Sex with Herpes -All The Facts For Great Sex Life With Herpes

One of the most common, if the most common concerns people have after being diagnosed with herpes is:

“Is my sex life over? Will I ever be able to have a normal sex life again?”

You can have a fulfilling sex life if you have genital herpes, even though it may be more complicated than it was before your diagnosis. Now, you must be careful about what you do and when you do it. Use this guide to get busy without the worry.It doesn’t take away from your ability to be intimate, but it does inform how you will be sexual.

People with herpes can still have a fulfilling sex life

How to Have Safe Sex With Herpes

If you have herpes, it’s important to be open and honest about it with your sexaul partner. “This is a conversation that has to come right up front if you feel like you’re going to be sexually active with someone.

Both people should get an STD test (even if you know you have herpes, you should also get tested for other diseases). “You want to know what you're each bringing to the relationship. This is a trust builder — and hiding the information can be a trust breaker.

Being open will protect you both and help your partner understand why you want to use condoms. Not sure how to get the conversation started? Check out our other article how to living with herpes.

Take Steps to Prevent the Spread

  • 1. Avoid Sex During Outbreaks (Detailed information later)
  • 2. Use Condoms (Detailed information later)
  • 3. Try Medication (Read on, more information later)
  • At other times, there is still a small risk of transmitting the infection, even if you are not showing no signs of genital herpes. You can read detailed information about this in the Herpes Viral Shedding section.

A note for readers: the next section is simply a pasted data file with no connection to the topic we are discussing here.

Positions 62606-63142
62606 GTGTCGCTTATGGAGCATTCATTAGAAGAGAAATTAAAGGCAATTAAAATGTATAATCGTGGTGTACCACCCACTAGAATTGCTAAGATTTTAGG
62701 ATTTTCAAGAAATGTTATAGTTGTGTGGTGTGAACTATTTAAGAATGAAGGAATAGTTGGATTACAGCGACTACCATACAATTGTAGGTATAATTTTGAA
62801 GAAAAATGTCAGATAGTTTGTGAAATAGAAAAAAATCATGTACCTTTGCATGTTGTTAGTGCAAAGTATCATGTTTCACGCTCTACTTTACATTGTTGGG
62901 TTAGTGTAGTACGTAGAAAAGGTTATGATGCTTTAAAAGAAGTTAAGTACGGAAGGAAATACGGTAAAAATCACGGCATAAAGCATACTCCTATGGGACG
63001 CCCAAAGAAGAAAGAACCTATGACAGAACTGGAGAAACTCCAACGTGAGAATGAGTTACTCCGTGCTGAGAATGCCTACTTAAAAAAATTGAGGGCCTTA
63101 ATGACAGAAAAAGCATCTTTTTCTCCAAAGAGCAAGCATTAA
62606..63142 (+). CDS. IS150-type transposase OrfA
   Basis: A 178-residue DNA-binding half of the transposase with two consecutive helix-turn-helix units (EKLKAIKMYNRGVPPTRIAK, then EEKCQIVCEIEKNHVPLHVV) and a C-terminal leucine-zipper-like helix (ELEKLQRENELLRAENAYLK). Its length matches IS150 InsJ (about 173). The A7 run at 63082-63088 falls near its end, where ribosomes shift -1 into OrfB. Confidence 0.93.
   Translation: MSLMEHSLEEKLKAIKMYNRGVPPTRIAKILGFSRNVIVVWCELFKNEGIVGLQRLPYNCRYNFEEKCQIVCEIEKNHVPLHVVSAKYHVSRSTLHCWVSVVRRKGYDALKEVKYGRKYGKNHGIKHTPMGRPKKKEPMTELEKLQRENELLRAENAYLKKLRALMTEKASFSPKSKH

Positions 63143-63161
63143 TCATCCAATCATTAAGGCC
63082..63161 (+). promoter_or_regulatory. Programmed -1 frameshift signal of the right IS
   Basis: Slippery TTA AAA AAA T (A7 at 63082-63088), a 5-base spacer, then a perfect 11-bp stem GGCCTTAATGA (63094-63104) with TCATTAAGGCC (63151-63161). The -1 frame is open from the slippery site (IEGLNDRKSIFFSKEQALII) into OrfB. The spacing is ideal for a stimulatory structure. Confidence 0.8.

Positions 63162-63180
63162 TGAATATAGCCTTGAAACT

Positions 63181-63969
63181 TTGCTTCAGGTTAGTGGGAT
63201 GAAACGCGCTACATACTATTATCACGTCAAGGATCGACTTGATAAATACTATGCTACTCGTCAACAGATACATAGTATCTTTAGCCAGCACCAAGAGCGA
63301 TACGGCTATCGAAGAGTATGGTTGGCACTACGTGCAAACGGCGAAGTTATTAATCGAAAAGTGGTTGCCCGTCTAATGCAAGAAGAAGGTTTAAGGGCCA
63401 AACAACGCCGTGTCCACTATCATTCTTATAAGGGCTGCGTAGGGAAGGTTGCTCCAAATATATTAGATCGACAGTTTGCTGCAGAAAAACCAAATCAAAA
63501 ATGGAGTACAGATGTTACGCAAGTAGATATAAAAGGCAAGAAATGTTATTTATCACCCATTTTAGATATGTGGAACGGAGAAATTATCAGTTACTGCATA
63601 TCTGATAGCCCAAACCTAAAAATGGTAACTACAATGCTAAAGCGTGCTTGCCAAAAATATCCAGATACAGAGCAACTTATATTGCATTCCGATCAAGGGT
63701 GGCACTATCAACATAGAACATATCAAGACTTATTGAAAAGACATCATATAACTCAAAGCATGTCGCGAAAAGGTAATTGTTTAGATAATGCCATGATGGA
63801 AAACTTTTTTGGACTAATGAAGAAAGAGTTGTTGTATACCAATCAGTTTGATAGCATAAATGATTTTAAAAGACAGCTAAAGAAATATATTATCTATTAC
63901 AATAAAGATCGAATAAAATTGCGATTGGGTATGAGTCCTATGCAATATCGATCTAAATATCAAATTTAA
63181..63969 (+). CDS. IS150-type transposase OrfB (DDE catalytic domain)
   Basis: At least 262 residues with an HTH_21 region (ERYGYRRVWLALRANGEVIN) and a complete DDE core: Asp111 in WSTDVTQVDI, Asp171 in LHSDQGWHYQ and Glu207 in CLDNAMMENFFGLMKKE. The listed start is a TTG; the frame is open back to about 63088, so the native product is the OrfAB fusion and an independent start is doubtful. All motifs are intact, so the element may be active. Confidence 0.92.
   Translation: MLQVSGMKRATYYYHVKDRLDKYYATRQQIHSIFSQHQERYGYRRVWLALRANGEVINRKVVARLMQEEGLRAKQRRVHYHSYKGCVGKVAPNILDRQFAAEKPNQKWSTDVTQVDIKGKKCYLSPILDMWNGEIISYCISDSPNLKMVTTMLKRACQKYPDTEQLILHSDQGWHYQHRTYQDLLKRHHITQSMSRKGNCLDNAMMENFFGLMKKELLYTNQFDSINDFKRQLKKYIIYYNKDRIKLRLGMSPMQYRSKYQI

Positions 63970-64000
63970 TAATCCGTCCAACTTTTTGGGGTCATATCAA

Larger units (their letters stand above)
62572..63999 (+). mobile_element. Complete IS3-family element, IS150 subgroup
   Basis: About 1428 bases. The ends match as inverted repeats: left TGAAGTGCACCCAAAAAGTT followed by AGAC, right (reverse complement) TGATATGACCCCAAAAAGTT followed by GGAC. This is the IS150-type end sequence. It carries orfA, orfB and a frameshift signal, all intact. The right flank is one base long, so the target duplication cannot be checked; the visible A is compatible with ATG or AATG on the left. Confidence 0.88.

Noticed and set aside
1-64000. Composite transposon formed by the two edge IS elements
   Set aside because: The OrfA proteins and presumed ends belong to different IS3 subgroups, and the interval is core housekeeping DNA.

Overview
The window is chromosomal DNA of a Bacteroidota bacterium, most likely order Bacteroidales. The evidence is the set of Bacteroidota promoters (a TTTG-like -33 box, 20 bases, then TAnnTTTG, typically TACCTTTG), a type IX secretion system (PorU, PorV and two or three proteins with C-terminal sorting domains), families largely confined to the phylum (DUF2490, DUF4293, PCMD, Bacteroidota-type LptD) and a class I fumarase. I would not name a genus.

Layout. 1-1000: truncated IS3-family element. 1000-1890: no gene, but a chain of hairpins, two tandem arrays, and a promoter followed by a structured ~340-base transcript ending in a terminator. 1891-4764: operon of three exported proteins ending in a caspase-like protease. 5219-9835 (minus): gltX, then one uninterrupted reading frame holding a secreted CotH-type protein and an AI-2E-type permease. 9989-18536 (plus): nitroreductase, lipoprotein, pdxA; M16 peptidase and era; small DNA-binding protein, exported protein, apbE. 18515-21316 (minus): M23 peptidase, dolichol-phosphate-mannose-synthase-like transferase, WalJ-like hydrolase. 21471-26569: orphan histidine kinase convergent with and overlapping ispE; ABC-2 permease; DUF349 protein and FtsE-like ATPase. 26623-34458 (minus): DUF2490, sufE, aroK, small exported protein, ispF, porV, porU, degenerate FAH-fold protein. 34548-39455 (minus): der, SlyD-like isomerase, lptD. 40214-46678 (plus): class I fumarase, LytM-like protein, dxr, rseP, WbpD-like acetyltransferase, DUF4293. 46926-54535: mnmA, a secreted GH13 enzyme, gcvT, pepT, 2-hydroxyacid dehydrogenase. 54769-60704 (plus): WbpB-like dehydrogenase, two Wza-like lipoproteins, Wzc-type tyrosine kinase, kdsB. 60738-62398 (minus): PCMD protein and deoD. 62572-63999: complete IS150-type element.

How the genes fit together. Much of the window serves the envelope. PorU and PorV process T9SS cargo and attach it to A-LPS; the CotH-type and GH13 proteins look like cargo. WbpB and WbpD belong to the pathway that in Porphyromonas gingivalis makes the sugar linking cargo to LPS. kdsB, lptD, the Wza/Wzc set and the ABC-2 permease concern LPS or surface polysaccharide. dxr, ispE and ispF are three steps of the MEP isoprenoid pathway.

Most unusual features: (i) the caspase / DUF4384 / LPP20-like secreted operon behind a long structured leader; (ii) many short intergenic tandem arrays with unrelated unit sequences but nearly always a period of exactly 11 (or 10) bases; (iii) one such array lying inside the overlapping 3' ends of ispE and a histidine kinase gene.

At other times, there is still a small risk of transmitting the infection, even if you are not showing no signs of genital herpes. You can read detailed information about this in the Herpes Viral Shedding section. You cannot catch genital herpes by sharing cups, towels or bath water, or from toilet seats. Even during an outbreak, it is only skin to skin contact with the parts of your partner’s body which have the sores which you need to avoid. You can still cuddle, share a bed, or kiss.

    Sex during herpes outbreak

    The risk of spreading the infection is much greater when a person has signs or symptoms of active infection.There is a risk of the virus spreading when the first signs of tingling or itching begin (prodomal period), when there is blisters and lesions as well as shortly after there is no visible symptoms. Between outbreaks, it's OK to have sex, as long as your partner understands and accepts the risk.

    How Long After Herpes Outbreak Is It Safe

    If you are very recently diagnosed, You would take things slowly for a month or two simply because your body has no anti-bodies to the virus。 so you will be more likely to have Outbreaks and asymptomatic shedding...and you don't know what your prodromes are yet.

    At the same time, this period will be a great excuse to take things very slowly and really get to know each other. There are plenty of things you can do to explore intimacy with each other.... and in the end you will have a *better* sex life.

    If you have gotten recurrent outbreaks, you may wait for 3 to 10 days after an outbreak, you can have sex again.. if u feel itching, or a slight tingle, or anything like that (aka prodromes), i would avoid sex for a few days until those feelings go away.

    Women Face a Greater Risk